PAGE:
Published Friday, October 05, 2012

Canongate Golf and YMCA team up for kids

From Special Reports

A weekend camping trip as a child is the reason Joe Guerra is committed to providing similar opportunities to kids today.

Newnan resident and CEO of Canongate Golf Courses/Sequoia Holdings, Guerra says his first Y experience was camping in California with a group of 30 fourth and fifth graders. “That was the first time my parents allowed me to be away from home without a relative,” recalls Guerra. “It was primitive camping, and it was the most exciting thing I did as a kid.”

This camp memory guides Guerra’s corporate commitment to philanthropy and to his community, which is to “maximize your potential to do all you can to make your community better.” Guerra’s corporate philosophy is demonstrated with the upcoming YMCA of Metro Atlanta’s second annual golf event.

It is Atlanta’s largest nonprofit golf event. More than 750 Atlanta golfers will play at one of four Canongate Golf Courses on Monday and Tuesday. Proceeds from the golf event go the Y’s annual campaign, which enables local Ys to offer financial assistance to those who express an inability to pay for Y programs.

The golf event raises money to help ensure young children are prepared to start kindergarten, school-age kids are receiving academic enrichment and curbing obesity, and teens are developing into community cause-driven leaders. Guerra is waiving standard tournament fees, so 100 percent of the proceeds go to these Y causes.

“This event is highly relevant,” he says. “The impact in local communities is immediate, and it can last a lifetime. Everyone can participate in Y programs because of the annual campaign, and those receiving assistance are not differentiated in any way. I see first-hand how the Y makes a difference for kids and teens in my community. That’s why I want to raise as much as possible through this golf event.”

Last year’s inaugural event attracted 500 golfers. “Canongate employees fully participated in a joyful experience and made the four Y tournaments happen in a big way,” according to Guerra. “An investment in our community like this helps to align our company’s behaviors and beliefs with our corporate values. This is especially important for our Canongate members and employees.”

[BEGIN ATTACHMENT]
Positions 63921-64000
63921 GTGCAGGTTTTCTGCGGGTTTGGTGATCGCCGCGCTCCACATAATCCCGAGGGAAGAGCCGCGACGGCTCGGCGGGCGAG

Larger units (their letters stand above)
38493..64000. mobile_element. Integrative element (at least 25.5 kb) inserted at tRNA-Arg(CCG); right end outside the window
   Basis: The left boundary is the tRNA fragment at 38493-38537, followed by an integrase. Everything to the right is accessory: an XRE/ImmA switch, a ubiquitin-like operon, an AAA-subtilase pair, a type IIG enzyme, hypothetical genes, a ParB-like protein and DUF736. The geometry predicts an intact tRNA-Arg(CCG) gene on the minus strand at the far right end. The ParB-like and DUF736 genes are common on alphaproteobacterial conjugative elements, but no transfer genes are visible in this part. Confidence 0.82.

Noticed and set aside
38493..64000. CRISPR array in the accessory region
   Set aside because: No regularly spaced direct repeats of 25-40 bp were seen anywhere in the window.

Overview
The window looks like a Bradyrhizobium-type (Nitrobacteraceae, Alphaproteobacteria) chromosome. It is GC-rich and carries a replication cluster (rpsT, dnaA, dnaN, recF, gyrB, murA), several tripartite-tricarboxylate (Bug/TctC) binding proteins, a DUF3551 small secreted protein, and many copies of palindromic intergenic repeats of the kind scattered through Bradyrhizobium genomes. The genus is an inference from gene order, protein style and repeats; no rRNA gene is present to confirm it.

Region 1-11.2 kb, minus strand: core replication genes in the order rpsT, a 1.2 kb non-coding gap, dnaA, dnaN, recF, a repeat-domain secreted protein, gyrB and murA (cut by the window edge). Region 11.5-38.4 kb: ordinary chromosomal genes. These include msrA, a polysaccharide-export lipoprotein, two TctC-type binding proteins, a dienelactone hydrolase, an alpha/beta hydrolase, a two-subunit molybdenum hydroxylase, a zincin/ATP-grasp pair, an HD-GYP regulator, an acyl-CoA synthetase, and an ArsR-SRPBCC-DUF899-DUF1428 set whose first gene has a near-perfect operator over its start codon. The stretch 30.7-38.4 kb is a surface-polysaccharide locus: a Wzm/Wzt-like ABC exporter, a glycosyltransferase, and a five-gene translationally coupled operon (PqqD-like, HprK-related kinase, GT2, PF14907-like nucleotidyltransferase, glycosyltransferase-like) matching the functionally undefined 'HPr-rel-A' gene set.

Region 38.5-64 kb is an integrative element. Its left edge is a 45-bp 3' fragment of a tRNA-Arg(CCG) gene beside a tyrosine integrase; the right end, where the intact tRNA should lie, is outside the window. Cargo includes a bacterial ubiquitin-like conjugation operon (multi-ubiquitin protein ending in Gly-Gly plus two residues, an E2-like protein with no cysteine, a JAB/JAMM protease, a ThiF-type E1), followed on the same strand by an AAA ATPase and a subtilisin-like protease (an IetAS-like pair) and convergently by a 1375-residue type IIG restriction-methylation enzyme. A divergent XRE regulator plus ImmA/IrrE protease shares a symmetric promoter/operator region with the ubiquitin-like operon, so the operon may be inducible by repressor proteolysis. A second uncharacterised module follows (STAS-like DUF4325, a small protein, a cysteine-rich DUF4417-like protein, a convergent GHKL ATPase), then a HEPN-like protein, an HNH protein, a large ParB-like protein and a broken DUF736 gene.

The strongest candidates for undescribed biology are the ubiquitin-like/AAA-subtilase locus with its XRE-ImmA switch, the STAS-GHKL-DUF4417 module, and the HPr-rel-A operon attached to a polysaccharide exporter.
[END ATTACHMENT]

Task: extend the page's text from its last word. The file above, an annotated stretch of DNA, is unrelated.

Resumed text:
Guerra is a longtime Y supporter. He was a Y member in California and immediately joined the Summit Y when he moved to Newnan. Soon he became an active policy volunteer, serving on the local board while the full-facility, family Y was built. He also got involved in an annual Summit Y golf tournament, and in a few years it was the most dynamic and successful in south Atlanta.

He was elected to the YMCA of Metro Atlanta’s board of directors in 2008, and Guerra’s passion to make more of a difference was ignited. “This Y board uses every member’s expertise, ideas and strategic thinking. It is time well spent, not a place card or a who’s who,” he says.

The idea of a two-day, regional golf event was born out of Guerra’s desire to maximize his potential to do even more. He realized the human and physical resources at Canongate could be used in a larger capacity, and he was willing to take a chance on it. The result – more children participating in positive, supervised values-based Y programs – is highly relevant and impactful to him. It is good for the community, but it also is personally rewarding.

Guerra wants to demonstrate his commitment to philanthropy to other corporations, so they can share their human, physical and capital resources to benefit the community. “Writing a check to an organization is fine,” Guerra says. “But, is there more that can be done? I would challenge any CEO there is more, no matter what a company’s cause.”

Ed Munster, president and CEO of the YMCA of Metro Atlanta, says Guerra is an exemplary civic leader because his passion and his business acumen unite to benefit others. “Joe sets the best example of a corporate citizen, because he is not satisfied with the status quo.

“He has the ability to take a pleasurable experience – playing golf for four or five hours of fun and camaraderie – and maximize that for the benefit of others. Joe also has the vision and insight to take a typical nonprofit golf tournament and turn it into something extraordinary.”

Guerra says his professional and civic commitments are personal because they connect back to what he enjoyed as a child. “I believe each of us is passionate about giving back when it involves something you love. It’s all the more powerful when there’s a story behind the action,” he says.

The YMCA of Metro Atlanta believes all people, especially children, deserve an equal chance to reach their full potential and all people, especially children, should prepare themselves to connect to and serve community.

Become part of the Y’s regional golf event by playing or becoming a sponsor. Tournaments will take place Monday at Canongate 1 in Sharpsburg, Smoke Rise in Stone Mountain and Windermere in Cumming. Tuesday’s tournament is at Eagle Watch in Woodstock. The cost is $100 per player per course. For more information, go to or call the Y at 404-267-5368.

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